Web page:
Despite growing political polarization at the national level, local institutions are still strong—and local actors have a key role to play.
In the age of Trump, America has a trust problem.
Confidence in our institutions is at historic lows, and political polarization has skyrocketed. This extraordinarily divisive moment in our history may feel like a direct effect of Donald Trump’s presidency—in the year since his election, Trump has successfully used everything from Civil War monuments to NFL player protests to exploit and widen the divisions between Americans.
But it’s actually part of a forty-year trend in which public trust—in political leaders, the media, big business, and even each other—has been declining. According to the Joint Economic Committee’s Social Capital Project, trust in the federal government to “do what is right” declined from 53 percent to 22 percent since 1972. Trust in media has declined from 68 percent to 32 percent. We also trust each other less: The share of adults that felt “most people can be trusted” dropped from 46 percent to 31 percent.
Reestablishing trust matters: It’s the bedrock on which functional institutions rest, and these institutions function as the rules of the road for societies and the organizations that govern them. When we lose faith in institutions, it becomes difficult for societies to help individuals and communities adapt to a fast-changing world—a vicious cycle that only further erodes trust.
There are, however, shoots of optimism. The one area where trust has remained high is within local communities. In fact, trust in local government has actually increased over the past several decades, and Americans remain very satisfied with their friendships and social networks.
Why? Bonds to place may unite constituents to local officials more than bonds to party, allowing for less polarization at the local level. Americans have been self-selecting into communities that reflect their cultural and ideological preferences. We likely display more affinity for those institutions and leaders that are closest to our influence.
Even with geographic sorting, though, significant economic and social divides remain within cities and regions. Between 2010 and 2015, only eight of the nation’s 100 largest metro areas successfully achieved inclusive growth, meaning they added jobs, raised productivity, lifted median wages, and drove down poverty rates for both whites and people of color. And while the nation has become more racially and ethnically diverse, race and class still serve as powerful barriers that keep neighborhoods and schools segregated.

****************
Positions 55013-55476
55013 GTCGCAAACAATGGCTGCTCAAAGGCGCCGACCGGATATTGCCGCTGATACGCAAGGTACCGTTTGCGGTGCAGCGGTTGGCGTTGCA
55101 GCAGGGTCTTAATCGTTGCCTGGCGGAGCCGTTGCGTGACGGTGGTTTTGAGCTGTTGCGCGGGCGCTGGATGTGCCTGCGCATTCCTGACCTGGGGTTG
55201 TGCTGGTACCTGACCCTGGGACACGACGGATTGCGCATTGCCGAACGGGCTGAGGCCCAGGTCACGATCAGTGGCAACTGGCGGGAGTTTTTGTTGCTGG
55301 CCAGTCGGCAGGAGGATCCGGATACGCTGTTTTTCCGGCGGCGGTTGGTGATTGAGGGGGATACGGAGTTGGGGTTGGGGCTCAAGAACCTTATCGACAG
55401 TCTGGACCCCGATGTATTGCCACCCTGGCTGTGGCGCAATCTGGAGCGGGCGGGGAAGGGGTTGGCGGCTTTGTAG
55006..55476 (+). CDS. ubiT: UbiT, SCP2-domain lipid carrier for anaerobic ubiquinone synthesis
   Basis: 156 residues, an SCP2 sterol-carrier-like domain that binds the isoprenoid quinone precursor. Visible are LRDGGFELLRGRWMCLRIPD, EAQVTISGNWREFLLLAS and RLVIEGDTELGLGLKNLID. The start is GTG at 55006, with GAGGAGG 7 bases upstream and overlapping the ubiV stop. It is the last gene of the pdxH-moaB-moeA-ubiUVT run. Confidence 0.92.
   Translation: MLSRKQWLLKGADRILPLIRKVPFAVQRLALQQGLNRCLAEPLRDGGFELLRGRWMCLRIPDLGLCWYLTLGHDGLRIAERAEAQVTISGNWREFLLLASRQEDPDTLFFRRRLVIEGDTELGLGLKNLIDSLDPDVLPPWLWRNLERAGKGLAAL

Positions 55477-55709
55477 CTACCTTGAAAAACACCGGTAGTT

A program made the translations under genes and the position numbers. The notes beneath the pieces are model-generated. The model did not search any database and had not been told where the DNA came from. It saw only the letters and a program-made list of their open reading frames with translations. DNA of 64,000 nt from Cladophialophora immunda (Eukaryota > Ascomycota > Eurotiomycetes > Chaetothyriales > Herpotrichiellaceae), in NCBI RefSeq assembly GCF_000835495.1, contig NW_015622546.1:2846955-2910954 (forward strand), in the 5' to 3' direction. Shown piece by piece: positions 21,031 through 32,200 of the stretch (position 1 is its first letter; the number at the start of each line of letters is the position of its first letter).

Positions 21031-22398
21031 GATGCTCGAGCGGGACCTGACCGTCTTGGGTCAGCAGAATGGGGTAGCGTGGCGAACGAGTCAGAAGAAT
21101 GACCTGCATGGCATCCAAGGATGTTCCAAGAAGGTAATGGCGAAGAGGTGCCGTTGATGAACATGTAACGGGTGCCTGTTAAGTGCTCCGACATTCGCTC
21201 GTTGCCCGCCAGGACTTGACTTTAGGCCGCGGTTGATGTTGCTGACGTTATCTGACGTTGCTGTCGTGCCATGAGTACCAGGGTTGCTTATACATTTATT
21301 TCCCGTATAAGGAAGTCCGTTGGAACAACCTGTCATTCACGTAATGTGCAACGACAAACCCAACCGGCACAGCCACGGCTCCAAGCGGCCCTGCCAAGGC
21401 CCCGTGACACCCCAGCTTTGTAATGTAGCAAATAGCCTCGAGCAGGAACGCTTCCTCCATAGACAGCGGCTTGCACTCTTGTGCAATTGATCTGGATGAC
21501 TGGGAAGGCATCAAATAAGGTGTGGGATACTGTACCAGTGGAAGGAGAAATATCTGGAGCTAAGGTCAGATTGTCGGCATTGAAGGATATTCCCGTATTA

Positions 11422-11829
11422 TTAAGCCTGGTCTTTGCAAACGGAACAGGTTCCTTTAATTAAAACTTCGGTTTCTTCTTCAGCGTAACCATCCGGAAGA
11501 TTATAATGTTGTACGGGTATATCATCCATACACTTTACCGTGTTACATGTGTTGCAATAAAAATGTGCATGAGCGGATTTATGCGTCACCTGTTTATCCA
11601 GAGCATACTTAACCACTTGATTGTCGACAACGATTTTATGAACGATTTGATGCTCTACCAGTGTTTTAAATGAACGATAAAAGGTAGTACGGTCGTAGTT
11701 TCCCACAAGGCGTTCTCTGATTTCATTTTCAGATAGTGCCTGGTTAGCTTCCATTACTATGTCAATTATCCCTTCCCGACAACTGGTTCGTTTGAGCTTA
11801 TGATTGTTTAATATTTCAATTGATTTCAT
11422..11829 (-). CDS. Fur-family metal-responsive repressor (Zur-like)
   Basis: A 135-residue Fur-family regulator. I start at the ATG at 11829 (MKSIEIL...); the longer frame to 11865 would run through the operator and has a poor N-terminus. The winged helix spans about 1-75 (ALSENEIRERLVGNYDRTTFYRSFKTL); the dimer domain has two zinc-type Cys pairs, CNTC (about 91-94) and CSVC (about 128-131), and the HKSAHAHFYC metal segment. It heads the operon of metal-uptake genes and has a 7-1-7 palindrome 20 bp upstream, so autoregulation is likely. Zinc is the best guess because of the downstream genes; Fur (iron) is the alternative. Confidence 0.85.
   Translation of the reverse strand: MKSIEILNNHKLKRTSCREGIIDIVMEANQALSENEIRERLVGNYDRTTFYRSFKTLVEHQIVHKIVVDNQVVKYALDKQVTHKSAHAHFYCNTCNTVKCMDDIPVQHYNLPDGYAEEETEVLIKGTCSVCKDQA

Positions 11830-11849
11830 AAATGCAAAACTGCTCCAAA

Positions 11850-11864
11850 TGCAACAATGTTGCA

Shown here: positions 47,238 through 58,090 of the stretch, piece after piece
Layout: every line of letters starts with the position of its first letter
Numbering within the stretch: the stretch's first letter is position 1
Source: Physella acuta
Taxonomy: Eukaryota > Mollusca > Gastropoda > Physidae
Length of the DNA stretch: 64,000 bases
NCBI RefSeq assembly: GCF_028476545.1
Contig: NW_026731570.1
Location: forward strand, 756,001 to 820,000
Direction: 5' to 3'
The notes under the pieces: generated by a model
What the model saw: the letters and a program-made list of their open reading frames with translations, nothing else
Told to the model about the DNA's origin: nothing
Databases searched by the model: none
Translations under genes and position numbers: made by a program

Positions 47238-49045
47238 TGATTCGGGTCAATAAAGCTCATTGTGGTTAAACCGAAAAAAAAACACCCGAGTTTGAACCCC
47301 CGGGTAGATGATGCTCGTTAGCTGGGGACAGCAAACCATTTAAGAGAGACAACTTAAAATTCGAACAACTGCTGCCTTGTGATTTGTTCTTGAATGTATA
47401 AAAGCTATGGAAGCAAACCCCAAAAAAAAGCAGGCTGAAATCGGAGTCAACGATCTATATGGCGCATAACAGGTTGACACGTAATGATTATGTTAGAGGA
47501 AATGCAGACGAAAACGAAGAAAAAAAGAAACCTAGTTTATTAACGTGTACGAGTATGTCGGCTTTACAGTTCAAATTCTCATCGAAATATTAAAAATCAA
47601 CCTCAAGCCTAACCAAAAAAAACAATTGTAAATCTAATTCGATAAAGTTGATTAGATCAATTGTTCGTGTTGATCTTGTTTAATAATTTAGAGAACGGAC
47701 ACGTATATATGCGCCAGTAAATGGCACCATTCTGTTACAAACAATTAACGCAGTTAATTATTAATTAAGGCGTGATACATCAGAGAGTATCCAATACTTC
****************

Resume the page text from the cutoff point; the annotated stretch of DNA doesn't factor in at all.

These disparities motivated Brookings’ Inclusive Economic Development Lab to try to address the economic and social challenges. I was part of a team on this project that collaborated with one set of local actors—economic development groups—in Indianapolis, Nashville, and San Diego. Reflecting on the experience, I observed at least two reasons why business leadership groups—and the private sector more generally—have an important role to play in furthering both inclusive growth and social cohesion and trust.
First, amidst rising skepticism that modern capitalism can deliver broad-based economic prosperity, it is incumbent on business leadership groups to acknowledge the inequities in their backyards. While simple, doing so is an important step in maintaining (or reestablishing) trust with other stakeholders that have been working to address social inequities for decades.
Second, actually solving the problem will require well-resourced regional coalitions that can stimulate good job creation, prepare workers with the skills they need, and ensure all communities have access to opportunity. The private sector is fundamentally involved in that endeavor, but activating them may require a regional narrative that reframes the challenge. Regional economic development groups and chambers of commerce are uniquely positioned to fill this role, using their leadership platform, currency with the private sector, and research capacity to establish why economic exclusion is both a moral failing and a drag on growth and opportunity.
For instance, Nashville’s rapid rise as an “it city” has prompted business leaders to argue that continued economic growth is not sustainable without improving opportunities for everyone. San Diego’s business leaders are warning that the region’s racial skills disparities and housing affordability crunch inhibit local business innovation—long a San Diego advantage. And in Indianapolis, the Indy Chamber has identified shared barriers to employment that diminish the potential of both workers and firms—from insufficient skills to criminal records to transportation access.
Armed with these narratives and grounded in facts, business leadership groups in these regions—whose boards and membership are typically more male, white, and conservative than the city’s populations—have been cautiously welcomed by equity advocates and neighborhood organizations who’ve historically worked to address economic and social disparities.
Together, these groups could form powerful local coalitions for inclusive prosperity. Their activation also serves as a vital sign of a healthy, trusting community. Reflecting on how the Cleveland-based Fund for our Economic Future helped organize business, philanthropy, and government around region-wide investments in job creation, workforce development, and spatial planning in Northeast Ohio, the Fund’s former director of regional engagement, Chris Thompson, wrote that “collaboration moves at the speed of trust.”
People are highly distrustful of Washington. Frankly, Washington is highly distrustful of Washington. And as we enter the second year of a Trump presidency, it remains difficult to imagine a reversal of this trend. For the time being, to rise above our national trust crisis, we may need to dive beneath it.